The key to successful leadership can only occur from the bottom up, says Pete Thomond
Reading Lord Rose’s recently published report on NHS leadership Better Leadership for Tomorrow left me feeling deflated and excited in equal measure.
The idea that one expert – however experienced and revered – can solely create a manual that unleashes a leadership transformation feels, today, naive.
‘Successful leaders create meaningful transformation by giving their power to staff’
How many previous reports have been written by experts and forgotten almost before the ink has dried?
Yet, I agree with many of the report’s conclusions and welcome Lord Rose’s commendation of NHS leaders. I also strongly support his call for these examples to be shared – something the report does well.
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The positive results gained by leaders with whom I’ve had the privilege to work with prove what I believe is the golden rule: successful leaders create meaningful transformation by giving away their power to staff.
For example, at Pennine Acute Hospitals Trust, chief executive Gillian Fairfield engaged 2,500 staff to co-create a new vision and new values, and set a new behavioural framework and strategy. Their 47,000 plus contributions have empowered staff to deliver improvements and are now tackling job satisfaction, sickness and absence levels.
Meanwhile, our work with Caroline Alexander, chief nurse for NHS England’s London region, engaged more than 1,200 people from the public and from 150 different organisations across the capital. Together, they coproduced a declaration of what good community services should look like, which is endorsed and supported by staff and service users across disciplines and all 32 boroughs.
This powerful tool is already being deployed by senior nurses and managers looking to provide and commission better community services in the capital.
‘Frontline staff felt genuinely involved in creating practical changes’
At Leeds Teaching Hospitals Trust, chief executive Julian Hartley embedded our crowdsourcing methods to capture more than 100,000 anonymous contributions from 5,000 staff and stakeholders at all levels on what needs to happen to improve patient care.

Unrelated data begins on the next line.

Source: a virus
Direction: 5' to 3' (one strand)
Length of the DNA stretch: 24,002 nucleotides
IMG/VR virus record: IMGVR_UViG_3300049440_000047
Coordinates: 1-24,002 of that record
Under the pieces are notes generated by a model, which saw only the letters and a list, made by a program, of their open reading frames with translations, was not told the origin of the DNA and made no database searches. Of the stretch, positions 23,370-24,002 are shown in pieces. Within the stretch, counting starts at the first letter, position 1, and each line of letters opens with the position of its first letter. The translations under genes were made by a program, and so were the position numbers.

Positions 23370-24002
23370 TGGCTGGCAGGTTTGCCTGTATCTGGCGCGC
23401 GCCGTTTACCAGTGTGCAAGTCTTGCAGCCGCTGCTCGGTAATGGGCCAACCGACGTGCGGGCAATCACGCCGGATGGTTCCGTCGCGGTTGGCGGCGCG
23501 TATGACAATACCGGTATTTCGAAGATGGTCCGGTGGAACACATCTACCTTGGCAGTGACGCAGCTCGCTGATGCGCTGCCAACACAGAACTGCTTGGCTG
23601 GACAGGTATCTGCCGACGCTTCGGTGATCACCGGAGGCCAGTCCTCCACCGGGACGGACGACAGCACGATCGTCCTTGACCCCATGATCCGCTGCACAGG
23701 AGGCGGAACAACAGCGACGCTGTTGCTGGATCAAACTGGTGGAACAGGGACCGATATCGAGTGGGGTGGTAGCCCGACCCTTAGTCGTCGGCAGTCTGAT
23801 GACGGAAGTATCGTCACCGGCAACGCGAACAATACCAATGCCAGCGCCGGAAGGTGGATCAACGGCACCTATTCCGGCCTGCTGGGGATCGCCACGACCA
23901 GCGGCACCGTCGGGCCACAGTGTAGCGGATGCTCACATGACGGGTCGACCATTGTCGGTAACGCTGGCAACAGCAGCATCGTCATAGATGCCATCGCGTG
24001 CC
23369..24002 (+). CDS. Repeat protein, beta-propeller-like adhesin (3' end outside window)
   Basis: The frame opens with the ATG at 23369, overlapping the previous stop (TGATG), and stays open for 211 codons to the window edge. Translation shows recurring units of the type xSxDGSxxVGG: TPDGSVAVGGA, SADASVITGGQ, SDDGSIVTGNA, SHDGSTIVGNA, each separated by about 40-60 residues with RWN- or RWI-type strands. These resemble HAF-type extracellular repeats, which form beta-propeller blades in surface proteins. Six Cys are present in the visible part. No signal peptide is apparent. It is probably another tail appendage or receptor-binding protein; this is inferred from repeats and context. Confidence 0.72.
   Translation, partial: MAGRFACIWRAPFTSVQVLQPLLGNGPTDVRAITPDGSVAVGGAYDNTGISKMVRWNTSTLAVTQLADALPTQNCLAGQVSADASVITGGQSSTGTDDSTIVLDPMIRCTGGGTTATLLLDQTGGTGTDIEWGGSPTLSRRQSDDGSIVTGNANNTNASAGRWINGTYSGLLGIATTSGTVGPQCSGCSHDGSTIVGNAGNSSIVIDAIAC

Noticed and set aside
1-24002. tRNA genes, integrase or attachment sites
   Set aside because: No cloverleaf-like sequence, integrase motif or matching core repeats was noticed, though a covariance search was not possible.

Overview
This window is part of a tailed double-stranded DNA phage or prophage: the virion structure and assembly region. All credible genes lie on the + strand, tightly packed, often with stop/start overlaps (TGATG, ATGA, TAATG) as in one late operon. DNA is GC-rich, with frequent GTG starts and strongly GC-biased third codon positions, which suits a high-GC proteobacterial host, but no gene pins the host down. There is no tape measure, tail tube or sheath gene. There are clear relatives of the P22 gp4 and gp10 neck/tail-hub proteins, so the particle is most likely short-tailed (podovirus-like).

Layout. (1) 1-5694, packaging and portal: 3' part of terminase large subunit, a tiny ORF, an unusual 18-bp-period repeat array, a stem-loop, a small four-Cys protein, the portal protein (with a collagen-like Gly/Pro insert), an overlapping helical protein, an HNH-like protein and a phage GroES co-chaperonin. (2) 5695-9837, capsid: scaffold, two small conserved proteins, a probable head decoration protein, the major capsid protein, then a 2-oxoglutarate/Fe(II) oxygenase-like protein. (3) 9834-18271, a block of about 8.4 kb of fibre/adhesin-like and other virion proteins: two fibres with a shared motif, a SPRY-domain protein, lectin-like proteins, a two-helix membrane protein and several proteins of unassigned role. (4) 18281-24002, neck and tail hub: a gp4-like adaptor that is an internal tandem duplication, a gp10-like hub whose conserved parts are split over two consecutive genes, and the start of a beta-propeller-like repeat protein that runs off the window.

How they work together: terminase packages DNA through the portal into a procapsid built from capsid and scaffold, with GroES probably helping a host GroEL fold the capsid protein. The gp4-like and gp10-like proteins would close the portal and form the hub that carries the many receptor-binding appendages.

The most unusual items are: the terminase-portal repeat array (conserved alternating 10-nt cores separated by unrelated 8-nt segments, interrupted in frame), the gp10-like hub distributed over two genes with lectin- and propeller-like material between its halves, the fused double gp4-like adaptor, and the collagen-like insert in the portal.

Together they first co-produced a new five year plan for the trust and have since co-created new clinical strategies and improved performance in crucial areas such as accident and emergency and referral to treatment targets.
In all of these cases, frontline staff feel they can genuinely be involved in creating practical changes that work and are supported by their leaders.
Command and control
To date, our crowdsourcing conversations have engaged staff in 242 organisations. Our data show the lasting legacy of command and control management loudly and clearly: staff are deprived of autonomy, and this has many negative consequences.
‘Centrally controlled leadership training is unlikely to change the culture of leadership in the NHS’
At best this climate creates a disengaged workforce; at worst, it reduces good employees’ will until they either leave or lose the compassion in their work. With staff being the NHS’s greatest asset - as the Rose report notes - the impact of this top-down culture is poor productivity and, ultimately, poor patient care.
Is increasing investment in centrally controlled leadership training the answer? No. It just feels wasteful and is unlikely to change the culture of leadership in the NHS.
The answer needs to be much more radical, but is disarmingly simple: treat NHS colleagues with compassion, like they are human beings.
Earlier this year, thanks to NHS England’s Helen Bevan, Clever Together worked with HSJ editor Alastair McLellan and Nursing Times editor Jenni Middleton to enable thousands of staff and stakeholders to have their voice heard in the Change Challenge, an exploration of how we make bottom-up change easier to achieve.
Tens of thousands of contributions confirm that a radical shift to a more nurturing and compassionate behaviour is needed.
One senior leader told us: “Until the fundamental culture of the people at senior management level changes, there will be no bottom-up change.”
Another blamed bad leaders: “While some NHS organisations are moving forward and have an open culture, a number have a ‘closed’ culture and are led by people who exhibit bullying behaviours… a focus on cash and a culture of fear compromises patient safety.”
‘Good leaders realise that their staff have the answers and are not the source of problems’
What good leaders realise is that their staff have the answers, and are not the source of problems. People like Dr Fairfield, Mr Hartley, Ms Alexander and Ms Bevan have turned on its head the dominant narrative that says clever people fix problems from the top down.
What they have shown is that if staff co-create a narrative of how they want things to be, they engage in bringing about change and hold each other to account.
Move over big top-down change programmes. Light touch platforms can help make real positive change happen.
Those at the top of the NHS can learn from these examples. The message seems clear: give away power to local leaders who engage their staff and stakeholders in change as partners, and we will deliver tangible and lasting positive change in the NHS together.
Pete Thomond is managing director of Clever Together